One of the great things about working on a commentary is the random avenues it leads you down. What starts out looking like an unpromising bit of text turns out to raise issues about the ancient world that you’d never have thought of. Before you know it, you’re discovering all kinds of obscure debates, bizarre ancient texts, and random pieces of trivia: it’s the scholarly equivalent of link-surfing on wikipedia.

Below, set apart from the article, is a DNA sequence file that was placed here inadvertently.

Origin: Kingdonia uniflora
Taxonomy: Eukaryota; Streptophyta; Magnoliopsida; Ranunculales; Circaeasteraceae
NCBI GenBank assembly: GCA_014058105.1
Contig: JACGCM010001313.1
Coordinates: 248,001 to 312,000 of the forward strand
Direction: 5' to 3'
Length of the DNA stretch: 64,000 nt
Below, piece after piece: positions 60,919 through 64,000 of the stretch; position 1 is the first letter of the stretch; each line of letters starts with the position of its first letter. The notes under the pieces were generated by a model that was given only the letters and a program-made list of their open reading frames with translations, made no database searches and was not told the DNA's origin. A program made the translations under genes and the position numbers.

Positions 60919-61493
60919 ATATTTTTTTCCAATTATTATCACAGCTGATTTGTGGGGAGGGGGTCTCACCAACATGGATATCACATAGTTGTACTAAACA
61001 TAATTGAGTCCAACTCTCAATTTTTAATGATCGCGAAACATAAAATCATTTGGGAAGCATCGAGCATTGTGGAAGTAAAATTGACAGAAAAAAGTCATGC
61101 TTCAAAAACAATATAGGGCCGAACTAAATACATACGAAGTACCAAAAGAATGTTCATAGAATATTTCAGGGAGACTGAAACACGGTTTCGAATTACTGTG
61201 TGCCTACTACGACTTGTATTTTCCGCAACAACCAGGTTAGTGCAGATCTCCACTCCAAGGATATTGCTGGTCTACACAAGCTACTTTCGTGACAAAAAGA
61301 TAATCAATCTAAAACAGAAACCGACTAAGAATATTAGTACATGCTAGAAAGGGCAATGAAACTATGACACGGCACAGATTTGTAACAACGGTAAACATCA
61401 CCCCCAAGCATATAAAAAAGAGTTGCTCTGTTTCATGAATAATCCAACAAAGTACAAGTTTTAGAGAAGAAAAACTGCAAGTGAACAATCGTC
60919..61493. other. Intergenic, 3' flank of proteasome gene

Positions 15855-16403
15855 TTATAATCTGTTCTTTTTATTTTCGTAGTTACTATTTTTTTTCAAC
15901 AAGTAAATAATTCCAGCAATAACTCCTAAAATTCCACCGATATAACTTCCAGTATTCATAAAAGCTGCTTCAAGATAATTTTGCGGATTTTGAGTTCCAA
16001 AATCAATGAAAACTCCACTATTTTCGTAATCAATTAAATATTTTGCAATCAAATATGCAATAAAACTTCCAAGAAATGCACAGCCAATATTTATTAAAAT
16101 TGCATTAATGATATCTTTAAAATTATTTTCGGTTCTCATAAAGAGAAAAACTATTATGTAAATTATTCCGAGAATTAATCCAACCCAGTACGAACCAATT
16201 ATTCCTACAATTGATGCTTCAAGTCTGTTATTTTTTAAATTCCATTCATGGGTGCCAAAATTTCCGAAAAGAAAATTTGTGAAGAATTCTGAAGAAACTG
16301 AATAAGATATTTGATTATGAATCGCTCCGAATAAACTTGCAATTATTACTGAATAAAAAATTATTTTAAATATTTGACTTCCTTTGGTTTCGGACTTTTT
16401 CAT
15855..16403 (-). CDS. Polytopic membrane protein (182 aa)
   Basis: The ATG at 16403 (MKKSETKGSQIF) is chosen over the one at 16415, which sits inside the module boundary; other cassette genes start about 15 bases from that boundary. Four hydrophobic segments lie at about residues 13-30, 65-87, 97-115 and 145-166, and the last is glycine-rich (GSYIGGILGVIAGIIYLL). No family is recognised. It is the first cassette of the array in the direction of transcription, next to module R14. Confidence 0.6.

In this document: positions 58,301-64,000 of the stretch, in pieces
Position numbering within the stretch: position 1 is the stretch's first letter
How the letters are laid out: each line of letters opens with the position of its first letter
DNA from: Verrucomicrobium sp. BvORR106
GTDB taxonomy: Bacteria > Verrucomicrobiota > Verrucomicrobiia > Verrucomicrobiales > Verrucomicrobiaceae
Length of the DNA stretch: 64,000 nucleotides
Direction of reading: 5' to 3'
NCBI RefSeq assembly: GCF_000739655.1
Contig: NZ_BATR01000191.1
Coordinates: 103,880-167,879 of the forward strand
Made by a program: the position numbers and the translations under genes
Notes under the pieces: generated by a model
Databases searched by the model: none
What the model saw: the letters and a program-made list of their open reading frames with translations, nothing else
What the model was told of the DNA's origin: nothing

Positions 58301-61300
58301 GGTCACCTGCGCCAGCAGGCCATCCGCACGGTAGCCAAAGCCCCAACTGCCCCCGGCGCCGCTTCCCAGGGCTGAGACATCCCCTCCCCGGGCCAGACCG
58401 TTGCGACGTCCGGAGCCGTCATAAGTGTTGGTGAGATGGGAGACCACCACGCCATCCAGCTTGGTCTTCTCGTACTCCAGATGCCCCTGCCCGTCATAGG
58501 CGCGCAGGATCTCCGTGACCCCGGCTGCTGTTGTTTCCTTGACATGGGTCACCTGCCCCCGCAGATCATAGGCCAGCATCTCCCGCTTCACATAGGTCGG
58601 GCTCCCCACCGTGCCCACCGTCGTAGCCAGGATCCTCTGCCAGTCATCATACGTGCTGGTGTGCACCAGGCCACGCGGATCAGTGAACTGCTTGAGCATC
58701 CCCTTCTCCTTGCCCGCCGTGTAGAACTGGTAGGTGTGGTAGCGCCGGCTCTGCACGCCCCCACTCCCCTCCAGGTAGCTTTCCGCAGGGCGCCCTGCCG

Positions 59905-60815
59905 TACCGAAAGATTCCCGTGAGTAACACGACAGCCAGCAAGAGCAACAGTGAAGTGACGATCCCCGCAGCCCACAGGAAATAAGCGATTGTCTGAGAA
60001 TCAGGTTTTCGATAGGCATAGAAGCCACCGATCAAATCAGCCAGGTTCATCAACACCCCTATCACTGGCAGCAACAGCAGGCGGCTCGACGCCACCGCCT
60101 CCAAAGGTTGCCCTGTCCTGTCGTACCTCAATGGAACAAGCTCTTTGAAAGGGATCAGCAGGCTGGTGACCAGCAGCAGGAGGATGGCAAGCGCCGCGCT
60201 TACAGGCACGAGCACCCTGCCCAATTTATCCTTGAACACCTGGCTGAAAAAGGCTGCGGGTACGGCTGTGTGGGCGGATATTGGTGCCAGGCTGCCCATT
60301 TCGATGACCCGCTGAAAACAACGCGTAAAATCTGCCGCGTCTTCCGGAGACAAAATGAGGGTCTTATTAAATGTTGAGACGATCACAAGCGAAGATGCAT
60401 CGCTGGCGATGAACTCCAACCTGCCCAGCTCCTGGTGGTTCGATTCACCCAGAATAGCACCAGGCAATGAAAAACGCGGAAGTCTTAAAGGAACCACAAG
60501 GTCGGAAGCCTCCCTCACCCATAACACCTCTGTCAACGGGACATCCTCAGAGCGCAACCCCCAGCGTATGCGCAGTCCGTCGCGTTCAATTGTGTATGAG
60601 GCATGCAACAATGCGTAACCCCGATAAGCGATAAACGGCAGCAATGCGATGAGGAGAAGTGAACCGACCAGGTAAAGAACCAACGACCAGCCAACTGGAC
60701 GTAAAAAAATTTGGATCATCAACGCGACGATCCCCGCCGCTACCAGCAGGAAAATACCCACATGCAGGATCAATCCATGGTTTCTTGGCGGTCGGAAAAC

My most recent experience of this began with one of Archilochus’ least known fragments, 217 West, 'with hair shorn away from the shoulders close to the skin'. Not a line that sets the world on fire, all things considered. It might well have been really interesting in its original context, but we don’t know anything about it, since the line is quoted simply as an example of accentuation. But where it led me to was the wonderful world of Greek haircuts, and in particular to two notorious haircuts of the modern era, the bowl cut and the mullet.